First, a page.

They arrived on horses, some on chariots, wielding swords and sticks, bodies covered in ash. Before sunrise on Tuesday, the procession of thousands of sadhus painted Prayagraj a bright orange with their poshak (attire), as they began their walk to the Triveni Sangam for the first “shahi snaan” – royal bath – of Kumbh Mela this year.
As sadhus from 13 akharas — including sadhvis, and Naga sadhus, who replace clothes with ash — walked to the banks of the Sangam, a platoon of security officers walked with them, often at the cost of being hit by a stick by a sadhu. An equal number of devotees walked next to the sadhus, who danced and chanted “Har Har Mahadev.”
“We were up all night to catch a glimpse of the sadhus embracing Ganga Ma. It’s our first time – bahut paagalpan thha unki aankhon mein, yahi swarg hai, hai na (there was madness in their eyes, this is heaven, right?),” asked Murari Singh (38), a carpenter, who had come with his family from Sambhal district of western UP.
The dreadlocks and beads of the sadhus left Kumbh first-timer Parth Hundiwale (14), from Vidarbha, Maharashtra, excited enough to nearly make a career choice. He wondered whether this is his future, much to the shock of his father, a farmer. “I can grow my hair, put white paste all over me, and just travel to religious places. They look like heroes,” the teen said.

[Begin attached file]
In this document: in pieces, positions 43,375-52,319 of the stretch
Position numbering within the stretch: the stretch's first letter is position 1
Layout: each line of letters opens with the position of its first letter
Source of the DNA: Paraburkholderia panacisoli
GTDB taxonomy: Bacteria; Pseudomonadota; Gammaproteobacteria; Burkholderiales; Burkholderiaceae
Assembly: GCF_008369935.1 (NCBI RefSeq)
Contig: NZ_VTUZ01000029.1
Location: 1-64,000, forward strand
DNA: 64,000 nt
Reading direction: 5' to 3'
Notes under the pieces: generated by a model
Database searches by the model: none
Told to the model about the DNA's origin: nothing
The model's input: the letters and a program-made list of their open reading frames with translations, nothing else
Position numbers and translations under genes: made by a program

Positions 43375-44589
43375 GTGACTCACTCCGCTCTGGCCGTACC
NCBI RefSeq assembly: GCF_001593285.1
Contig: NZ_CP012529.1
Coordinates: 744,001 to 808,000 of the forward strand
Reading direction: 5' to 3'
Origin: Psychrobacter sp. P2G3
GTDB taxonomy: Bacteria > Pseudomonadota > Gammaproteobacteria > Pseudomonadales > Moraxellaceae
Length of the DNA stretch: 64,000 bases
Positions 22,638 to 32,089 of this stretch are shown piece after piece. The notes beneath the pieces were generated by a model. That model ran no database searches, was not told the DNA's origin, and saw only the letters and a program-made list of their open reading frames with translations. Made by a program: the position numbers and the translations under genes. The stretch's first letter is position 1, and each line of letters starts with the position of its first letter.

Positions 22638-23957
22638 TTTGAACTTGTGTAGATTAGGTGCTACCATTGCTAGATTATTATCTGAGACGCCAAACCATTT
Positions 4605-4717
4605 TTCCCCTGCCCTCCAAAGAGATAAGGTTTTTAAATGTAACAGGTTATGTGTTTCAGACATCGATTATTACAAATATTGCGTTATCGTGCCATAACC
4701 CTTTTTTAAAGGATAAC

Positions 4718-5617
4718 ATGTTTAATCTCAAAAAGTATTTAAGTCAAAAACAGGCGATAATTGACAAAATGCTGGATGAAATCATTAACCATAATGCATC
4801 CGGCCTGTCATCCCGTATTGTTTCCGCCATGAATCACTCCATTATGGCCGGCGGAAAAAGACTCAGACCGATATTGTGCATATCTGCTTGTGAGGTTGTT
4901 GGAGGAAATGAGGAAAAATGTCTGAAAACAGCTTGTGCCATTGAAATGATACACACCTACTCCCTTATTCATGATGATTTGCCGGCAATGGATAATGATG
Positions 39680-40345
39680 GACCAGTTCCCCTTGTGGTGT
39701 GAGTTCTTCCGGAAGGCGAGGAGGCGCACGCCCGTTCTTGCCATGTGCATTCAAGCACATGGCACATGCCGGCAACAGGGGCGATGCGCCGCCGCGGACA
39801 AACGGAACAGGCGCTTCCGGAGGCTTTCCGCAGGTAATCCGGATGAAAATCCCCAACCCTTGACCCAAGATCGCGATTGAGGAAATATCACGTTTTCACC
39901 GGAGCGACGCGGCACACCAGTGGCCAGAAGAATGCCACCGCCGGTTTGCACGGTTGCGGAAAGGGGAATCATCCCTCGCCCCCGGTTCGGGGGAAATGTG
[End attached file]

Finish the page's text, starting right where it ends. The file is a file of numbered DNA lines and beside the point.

Talking statistics, Dilip Kumar Tripurayan, ADM, Kumbh, said, “From 3 am to 6 pm on Tuesday, at least 1.36 crore people took a dip.”
Among those was Union minister Smriti Irani. “Irani attended the Mela in her personal capacity. We did not give any special protocol – she did not visit the ghat where the shahi snaan took place,” a Kumbh official told The Indian Express.
Adding more colour to the procession of sadhus on Tuesday morning was the Kinnar Akhada, led by transgender rights activist Lakshmi Narayan Tripathi, 41. This is the first time Kinnar Akhada, formed in 2015, participated in the royal bath at Prayagraj. Tripathi, dressed in a Benaresi saree with matching jewels, trademark big bindi and vermilion, took a dip with other transgender members of the akhada.
She had arrived with fanfare on a tractor-turned-chariot.
“This is the first time that Juna Akhada, considered one of the most rigid and orthodox custodians of the Vedic Sanatan Dharma, have accepted us,” Tripathi said, hours after the bath. “On Sunday, we signed an agreement with Juna akhada – we agreed that kinnars deserve their own akhada. We are taking part in this as a separate group, not as part of another akhada. I am just reclaiming my place lost in history.”
Since 2016, Tripathi and the Juna Akhada have been talking about Kinnar Akhada’s participation in the Kumbh royal bath. “After disagreements, and different perspectives, we found common ground. Mainstream society takes away our dignity, but here we get acceptance,” Tripathi, who was also a model coordinator, aspiring actor, and participant in reality shows such as ‘Bigg Boss 5’, said.